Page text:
Interview with Jörg Frömming, Sales Manager at Dekura
The K 2019 trade fair for plastics and rubber will take place from 16 – 23 October 2019 in Düsseldorf, Germany, where the VDMA Plastics and Rubber Machinery Association will shine the spotlight on the recycling sector and show how closed loops can work effectively. A series of interviews is shedding light on why it is doing this and the significance of the "Circular Economy" for member companies of the association. In this interview, Jörg Frömming, Sales Manager at Dekura GmbH, will give his views on the subject.
Since 2001 there has been a voluntary commitment of the European PVC industry concerning recycling of waste. How well does it work?
The commitment was the response of the industry to public criticism of this material. In view of windows, I can only say that the voluntary commitment has resulted in recycling of 88.5 % of all old windows registered and available. In Germany, we have a functioning recycling loop for PVC scrap windows and shutters.
Does that mean at Dekura you are a pioneer as recycling specialist for PVC scrap windows?
Rigid PVC for windows is really often seen as role model. This niche in the PVC market already includes all phases necessary for a cycle: There are collections systems, there are products that can be turned into recyclates and there is a competitive market for raw materials. Moreover, as for the environment, we have a very good CO2 balance. If you compare the CO2 footprint of a PVC recyclate from the Dekura production process with a new product, the PVC recyclate generates only 12 % of emissions a new product produces.
Does Dekura get enough scrap windows?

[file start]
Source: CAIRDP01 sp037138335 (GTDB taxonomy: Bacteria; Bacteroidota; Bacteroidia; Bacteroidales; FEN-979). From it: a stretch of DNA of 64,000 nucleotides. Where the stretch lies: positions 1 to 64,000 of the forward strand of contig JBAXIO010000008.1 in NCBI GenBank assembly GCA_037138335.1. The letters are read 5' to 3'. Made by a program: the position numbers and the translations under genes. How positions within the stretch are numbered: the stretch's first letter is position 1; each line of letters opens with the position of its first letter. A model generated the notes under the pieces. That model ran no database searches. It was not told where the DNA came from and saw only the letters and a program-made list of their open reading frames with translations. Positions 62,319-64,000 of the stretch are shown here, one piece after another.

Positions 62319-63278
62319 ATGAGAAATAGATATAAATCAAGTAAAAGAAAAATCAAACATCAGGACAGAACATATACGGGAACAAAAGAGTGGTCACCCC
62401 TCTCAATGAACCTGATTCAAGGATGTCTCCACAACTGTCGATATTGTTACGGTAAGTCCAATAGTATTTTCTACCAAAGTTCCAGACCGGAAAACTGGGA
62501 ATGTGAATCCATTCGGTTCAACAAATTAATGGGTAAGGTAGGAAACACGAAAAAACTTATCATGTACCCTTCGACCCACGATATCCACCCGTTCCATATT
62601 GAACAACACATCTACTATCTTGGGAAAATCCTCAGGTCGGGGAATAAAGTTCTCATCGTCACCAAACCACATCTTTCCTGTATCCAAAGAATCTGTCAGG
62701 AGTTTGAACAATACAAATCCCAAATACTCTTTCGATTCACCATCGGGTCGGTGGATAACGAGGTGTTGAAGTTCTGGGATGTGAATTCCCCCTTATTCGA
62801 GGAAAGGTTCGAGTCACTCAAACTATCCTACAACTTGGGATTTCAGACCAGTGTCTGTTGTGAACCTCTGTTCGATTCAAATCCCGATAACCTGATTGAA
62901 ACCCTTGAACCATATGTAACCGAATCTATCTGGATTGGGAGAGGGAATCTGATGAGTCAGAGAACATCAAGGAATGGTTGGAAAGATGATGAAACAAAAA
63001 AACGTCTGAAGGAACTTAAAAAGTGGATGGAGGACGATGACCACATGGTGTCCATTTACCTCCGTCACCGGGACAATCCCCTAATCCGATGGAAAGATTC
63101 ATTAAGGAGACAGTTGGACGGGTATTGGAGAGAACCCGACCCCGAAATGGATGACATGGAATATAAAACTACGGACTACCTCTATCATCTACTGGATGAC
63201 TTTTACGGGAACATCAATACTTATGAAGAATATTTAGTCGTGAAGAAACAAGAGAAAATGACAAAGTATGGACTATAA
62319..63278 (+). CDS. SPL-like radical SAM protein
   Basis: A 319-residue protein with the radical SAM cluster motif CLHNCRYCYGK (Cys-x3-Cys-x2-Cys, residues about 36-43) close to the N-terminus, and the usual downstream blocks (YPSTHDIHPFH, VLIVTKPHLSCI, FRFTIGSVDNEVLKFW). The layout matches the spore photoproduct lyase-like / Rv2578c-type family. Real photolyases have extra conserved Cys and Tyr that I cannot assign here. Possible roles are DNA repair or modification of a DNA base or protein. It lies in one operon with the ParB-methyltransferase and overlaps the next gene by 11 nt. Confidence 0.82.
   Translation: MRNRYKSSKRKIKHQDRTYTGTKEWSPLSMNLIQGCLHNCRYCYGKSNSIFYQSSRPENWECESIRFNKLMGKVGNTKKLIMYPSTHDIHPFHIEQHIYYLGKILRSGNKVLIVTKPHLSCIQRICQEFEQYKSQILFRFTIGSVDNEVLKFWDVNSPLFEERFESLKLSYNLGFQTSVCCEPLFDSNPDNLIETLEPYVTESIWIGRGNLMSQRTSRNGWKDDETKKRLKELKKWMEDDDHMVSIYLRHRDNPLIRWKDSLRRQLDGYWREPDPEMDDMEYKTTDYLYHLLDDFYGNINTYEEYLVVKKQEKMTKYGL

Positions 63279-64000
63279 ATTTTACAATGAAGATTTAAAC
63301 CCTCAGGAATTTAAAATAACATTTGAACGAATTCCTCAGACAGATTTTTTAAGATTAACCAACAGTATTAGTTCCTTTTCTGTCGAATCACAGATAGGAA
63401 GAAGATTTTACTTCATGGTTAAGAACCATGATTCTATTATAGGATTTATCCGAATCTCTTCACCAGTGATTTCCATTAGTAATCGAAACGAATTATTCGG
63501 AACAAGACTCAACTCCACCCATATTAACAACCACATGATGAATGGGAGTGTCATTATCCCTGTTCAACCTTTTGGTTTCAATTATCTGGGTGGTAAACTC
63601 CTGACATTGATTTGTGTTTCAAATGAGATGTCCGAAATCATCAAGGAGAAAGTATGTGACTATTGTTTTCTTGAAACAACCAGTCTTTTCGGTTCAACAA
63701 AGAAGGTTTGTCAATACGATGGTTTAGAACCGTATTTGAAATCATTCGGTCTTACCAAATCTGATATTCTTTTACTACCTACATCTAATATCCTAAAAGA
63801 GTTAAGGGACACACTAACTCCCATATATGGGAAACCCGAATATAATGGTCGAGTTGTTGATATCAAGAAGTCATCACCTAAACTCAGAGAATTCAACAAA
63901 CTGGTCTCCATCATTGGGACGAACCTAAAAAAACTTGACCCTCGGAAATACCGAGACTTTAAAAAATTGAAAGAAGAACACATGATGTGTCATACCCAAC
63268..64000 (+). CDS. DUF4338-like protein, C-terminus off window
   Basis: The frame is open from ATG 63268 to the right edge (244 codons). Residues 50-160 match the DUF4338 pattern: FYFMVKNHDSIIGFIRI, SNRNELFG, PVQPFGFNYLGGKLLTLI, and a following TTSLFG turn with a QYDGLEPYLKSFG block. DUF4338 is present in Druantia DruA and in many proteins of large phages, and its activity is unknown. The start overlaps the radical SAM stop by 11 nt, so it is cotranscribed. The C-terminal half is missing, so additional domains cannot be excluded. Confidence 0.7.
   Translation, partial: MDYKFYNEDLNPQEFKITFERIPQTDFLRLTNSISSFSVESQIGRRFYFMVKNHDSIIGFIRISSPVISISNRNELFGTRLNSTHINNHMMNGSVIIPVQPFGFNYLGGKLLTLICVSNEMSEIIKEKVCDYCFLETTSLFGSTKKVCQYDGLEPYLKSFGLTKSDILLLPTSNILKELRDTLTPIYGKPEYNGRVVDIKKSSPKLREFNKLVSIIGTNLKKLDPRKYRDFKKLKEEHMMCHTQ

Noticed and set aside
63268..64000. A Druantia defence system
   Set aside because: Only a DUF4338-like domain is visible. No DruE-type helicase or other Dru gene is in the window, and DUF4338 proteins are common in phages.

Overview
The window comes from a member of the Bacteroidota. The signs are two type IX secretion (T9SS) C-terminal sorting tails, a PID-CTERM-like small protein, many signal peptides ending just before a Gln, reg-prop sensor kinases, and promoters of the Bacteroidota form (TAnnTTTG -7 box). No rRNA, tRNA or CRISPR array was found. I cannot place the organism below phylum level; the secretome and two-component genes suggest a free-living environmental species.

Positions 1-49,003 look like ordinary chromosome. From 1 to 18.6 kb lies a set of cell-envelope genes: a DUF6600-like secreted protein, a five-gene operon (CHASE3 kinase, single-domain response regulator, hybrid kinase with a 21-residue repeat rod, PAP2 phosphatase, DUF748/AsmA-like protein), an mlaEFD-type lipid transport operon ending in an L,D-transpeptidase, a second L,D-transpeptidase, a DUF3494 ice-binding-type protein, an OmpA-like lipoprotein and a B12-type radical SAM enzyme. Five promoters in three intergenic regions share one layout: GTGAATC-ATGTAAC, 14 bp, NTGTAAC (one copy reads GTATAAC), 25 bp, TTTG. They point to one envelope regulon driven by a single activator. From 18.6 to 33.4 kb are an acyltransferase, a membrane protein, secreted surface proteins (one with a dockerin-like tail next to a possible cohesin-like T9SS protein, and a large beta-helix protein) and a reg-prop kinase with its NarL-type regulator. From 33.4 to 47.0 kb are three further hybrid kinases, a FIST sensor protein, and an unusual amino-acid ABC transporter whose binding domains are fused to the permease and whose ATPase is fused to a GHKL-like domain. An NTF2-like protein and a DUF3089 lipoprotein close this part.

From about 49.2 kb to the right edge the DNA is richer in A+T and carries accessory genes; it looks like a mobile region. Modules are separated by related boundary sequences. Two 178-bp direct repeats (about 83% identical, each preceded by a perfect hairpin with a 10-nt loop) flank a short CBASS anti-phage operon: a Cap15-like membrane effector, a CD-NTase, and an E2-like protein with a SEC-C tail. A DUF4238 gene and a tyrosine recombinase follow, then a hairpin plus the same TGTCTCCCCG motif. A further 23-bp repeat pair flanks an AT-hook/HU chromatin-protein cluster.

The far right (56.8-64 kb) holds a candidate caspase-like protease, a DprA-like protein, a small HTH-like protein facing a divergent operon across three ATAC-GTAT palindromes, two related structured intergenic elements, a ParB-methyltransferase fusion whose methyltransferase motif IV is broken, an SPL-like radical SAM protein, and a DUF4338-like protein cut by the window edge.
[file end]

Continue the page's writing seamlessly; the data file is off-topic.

We get old windows from two different sources. Firstly, from window makers who remove old windows from buildings in order to install new ones, and secondly, from disposal companies which sort out scrap windows from construction waste. We recycle a total of about 50,000 tonnes of scrap windows and the production waste we get from profile extruders and window makers. We convert these into around 35,000 tonnes of recyclate, the major part of which is reused for producing window profiles.
However, PVC is and will remain a plastic material and consequently suffer from a bad image.
Of course, as a member of the plastics industry we will be affected by the bad image in general. But so far, this has not had any direct impact on our industry. Rigid PVC has undisputable advantages for window construction. It is durable, very shock-resistant and, moreover much more heat-insulating than alternative materials such as metal, for example. The benefits of the product predominate. And the consumers understand this. But we also want to do something to improve the image of plastics. We want to participate in the public discussions by showing what is already possible today in circular economy.
Which role does product design play for recyclability of PVC windows?